Nico Rosberg has also pulled out one this year, and again not all that much has been said about it. Most of the talk after the Russian GP was that Hamilton was robbed of a chance of a win due to his water pressure problems. Total and Utter bollocks. True, while Rosberg was dealing with some energy issues of his own and some traffic Hamilton got the gap down to 7 seconds from about 14 and set his best race lap of 1’40.266 on fresh tyres on lap 36. As if to say to Lewis, “wouldn’t have mattered” Nico bunged in an astounding 1’39.094 on knackered tyres on the second last lap of the race, some 1.7 seconds quicker than Hamilton on fresh rubber. That qualifies. Daniel Ricciardo has also transcended his Renault hampered Red Bull twice in qualifying so far this year. Both in China and Spain he produced stunning laps to start 2nd and 3rd respectively, almost half a second quicker than his team mates on both occasions. That’s a lot these days and both times Kvyat and Verstappen were right on the cars ultimate pace. That Max beat Ricciardo to the win in Spain is a great story, but one that owes as much to strategy calls by the team as outright pace. Which Max has in spades. Undoubtedly Max will soon be adding his own legendry moment to this conversation but that’s for another day.




Sam Snape










74th Goodwood Members Meeting

The hunt


  The Goodwood Members Meeting on the weekend of March 19-20 was a mix of stunning highs unfortunately punctuated by near catastrophic lows. Where the qualifying and first two races on Saturday ran like clockwork, the racing on Sunday was repeatedly truncated by safety cars and two enormous accidents.



  For once Lord March was unable to come to an agreement with the weather Gods and Saturday began under a grey sky with an artic breeze that forced many of the crowd to huddle around the fire baskets thoughtfully provided between the on track activities. And the amount of on track action was, as usual for a Goodwood meeting, absolutely packed in. You could never complain about value for money, if anything there was too much value. If you wanted to catch all the action on track there was very little time for all the other activities to be enjoyed.


  And the Goodwood team always provide some very odd things to keep you amused. Have you ever tried to herd ducks for example? Or race ferrets?  These were just two of the funnier member activities in which the spectators could earn points for their teams (all spectators are allocated a team for the weekend to which they and all the teams and drivers can score points for an overall team win). You could play darts, billiards, kick rugby goals, fight out a tug of war or race pedal cars as some of the saner events but they all just distracted from the main focus of the weekend. Although I did miss the Martini making competition of two years ago. My Martini may not have scored too many points but it certainly had some judges gasping for breath.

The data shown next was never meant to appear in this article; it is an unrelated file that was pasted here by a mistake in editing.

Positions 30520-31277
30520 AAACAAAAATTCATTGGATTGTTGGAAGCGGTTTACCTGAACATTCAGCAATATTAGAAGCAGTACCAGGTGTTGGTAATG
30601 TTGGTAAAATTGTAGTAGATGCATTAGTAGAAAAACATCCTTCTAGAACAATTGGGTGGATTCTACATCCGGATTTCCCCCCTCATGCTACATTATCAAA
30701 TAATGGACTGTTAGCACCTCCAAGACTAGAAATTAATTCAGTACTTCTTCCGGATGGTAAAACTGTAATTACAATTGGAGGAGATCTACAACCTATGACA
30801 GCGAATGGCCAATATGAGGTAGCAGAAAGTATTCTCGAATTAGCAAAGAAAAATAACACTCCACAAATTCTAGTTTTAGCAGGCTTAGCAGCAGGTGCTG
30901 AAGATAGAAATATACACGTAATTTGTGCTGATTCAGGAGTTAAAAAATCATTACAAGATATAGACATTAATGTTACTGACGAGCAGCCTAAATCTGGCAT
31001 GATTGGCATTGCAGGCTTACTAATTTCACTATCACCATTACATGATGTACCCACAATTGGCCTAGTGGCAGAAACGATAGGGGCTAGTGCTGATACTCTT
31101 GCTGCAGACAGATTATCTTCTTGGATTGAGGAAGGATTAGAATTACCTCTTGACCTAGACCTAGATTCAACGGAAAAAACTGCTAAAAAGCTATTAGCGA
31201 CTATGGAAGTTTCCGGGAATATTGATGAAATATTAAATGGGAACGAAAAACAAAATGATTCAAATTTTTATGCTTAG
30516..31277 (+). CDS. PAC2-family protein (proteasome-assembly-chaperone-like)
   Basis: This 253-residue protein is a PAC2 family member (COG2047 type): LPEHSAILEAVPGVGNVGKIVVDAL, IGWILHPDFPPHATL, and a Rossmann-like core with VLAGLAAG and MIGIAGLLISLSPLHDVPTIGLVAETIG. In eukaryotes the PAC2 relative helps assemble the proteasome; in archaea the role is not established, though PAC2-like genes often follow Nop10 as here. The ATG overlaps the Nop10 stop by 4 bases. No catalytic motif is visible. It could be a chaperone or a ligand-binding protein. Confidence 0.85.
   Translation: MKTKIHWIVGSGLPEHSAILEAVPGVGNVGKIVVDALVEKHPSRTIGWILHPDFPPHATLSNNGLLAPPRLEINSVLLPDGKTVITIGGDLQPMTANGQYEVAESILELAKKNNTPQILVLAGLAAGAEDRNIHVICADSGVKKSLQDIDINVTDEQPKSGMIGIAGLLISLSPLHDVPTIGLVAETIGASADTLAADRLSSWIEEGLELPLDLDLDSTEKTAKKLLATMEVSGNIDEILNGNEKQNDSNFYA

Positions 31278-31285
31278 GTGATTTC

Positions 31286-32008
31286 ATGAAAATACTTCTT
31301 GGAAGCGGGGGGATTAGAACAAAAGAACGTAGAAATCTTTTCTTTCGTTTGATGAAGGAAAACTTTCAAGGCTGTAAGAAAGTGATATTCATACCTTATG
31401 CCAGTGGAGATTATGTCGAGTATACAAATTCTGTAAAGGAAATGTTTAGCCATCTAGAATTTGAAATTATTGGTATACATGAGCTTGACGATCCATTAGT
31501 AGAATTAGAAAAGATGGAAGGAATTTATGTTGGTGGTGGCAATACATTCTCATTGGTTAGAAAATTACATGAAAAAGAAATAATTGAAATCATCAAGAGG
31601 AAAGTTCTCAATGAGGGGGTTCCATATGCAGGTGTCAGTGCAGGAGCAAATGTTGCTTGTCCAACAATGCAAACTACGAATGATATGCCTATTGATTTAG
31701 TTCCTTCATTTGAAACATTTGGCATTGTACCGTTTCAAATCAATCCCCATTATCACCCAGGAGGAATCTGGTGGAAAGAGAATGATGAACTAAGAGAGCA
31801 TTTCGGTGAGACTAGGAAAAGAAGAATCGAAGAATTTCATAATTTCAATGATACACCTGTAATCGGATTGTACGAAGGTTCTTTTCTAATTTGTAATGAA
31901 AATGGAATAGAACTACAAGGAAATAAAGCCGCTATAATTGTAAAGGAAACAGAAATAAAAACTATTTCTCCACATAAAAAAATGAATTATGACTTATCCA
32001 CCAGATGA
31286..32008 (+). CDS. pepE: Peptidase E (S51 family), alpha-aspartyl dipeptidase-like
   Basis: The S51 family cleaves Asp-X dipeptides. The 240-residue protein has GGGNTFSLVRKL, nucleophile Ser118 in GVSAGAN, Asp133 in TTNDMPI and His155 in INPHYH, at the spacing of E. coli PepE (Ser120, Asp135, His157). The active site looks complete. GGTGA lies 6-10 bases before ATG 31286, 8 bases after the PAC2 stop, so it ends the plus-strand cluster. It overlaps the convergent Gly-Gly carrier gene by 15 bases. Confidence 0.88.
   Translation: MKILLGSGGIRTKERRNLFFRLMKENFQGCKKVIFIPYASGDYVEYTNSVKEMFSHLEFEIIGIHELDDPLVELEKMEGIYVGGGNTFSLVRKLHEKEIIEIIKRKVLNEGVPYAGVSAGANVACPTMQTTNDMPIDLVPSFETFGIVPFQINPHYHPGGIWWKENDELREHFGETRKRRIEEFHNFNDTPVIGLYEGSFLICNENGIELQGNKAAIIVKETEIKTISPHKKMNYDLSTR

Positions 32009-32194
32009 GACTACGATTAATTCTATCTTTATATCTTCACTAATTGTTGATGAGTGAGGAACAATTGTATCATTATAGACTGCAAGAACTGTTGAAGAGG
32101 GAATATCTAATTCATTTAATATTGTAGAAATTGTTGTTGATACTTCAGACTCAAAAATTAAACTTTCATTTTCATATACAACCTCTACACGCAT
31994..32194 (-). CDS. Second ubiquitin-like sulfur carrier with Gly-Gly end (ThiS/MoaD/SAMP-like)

The Members Meeting is sort of a mini Revival meeting without the fancy dress and run with a wider spectrum of cars. Whereas the Revival restricts itself to the type of races run when the circuit was operating in period (1948-66) this weekend allows for racing from other periods as well such as the Gerry Marshall Trophy for 1970s touring cars, late 60’s Formula 3 cars and what must have been everyone’s favourite race this year, the S.F. Edge Trophy for Edwardian era cars in which the youngest were 1923 Alfa Romeos and Bugattis and the oldest, a 1903 Mercedes. None were more energetically driven than the 1905 Isotta Franschini Fiat of Mike Vardy, who’s engine was so long that Mike was sitting above the chain drive, BEHIND the rear wheels. To witness this fire breathing monster performing opposite lock power slides out of the chicane had to be the racing highlight of the weekend. This unlikely event also produced the closest finish of the weekend with just two tenths of a second separating the victorious Duncan Pittaway in a 1921 GN Curtis from Mathias Sielecki’s 1923 Delage. Julian Mazjub’s 1916 Sunbeam Indianapolis was just a further 1.8 seconds back. To show just how hard they were trying, Pittaway’s fastest race lap was seven and a half seconds faster than his qualifying time and six seconds under Mazjub’s pole position time.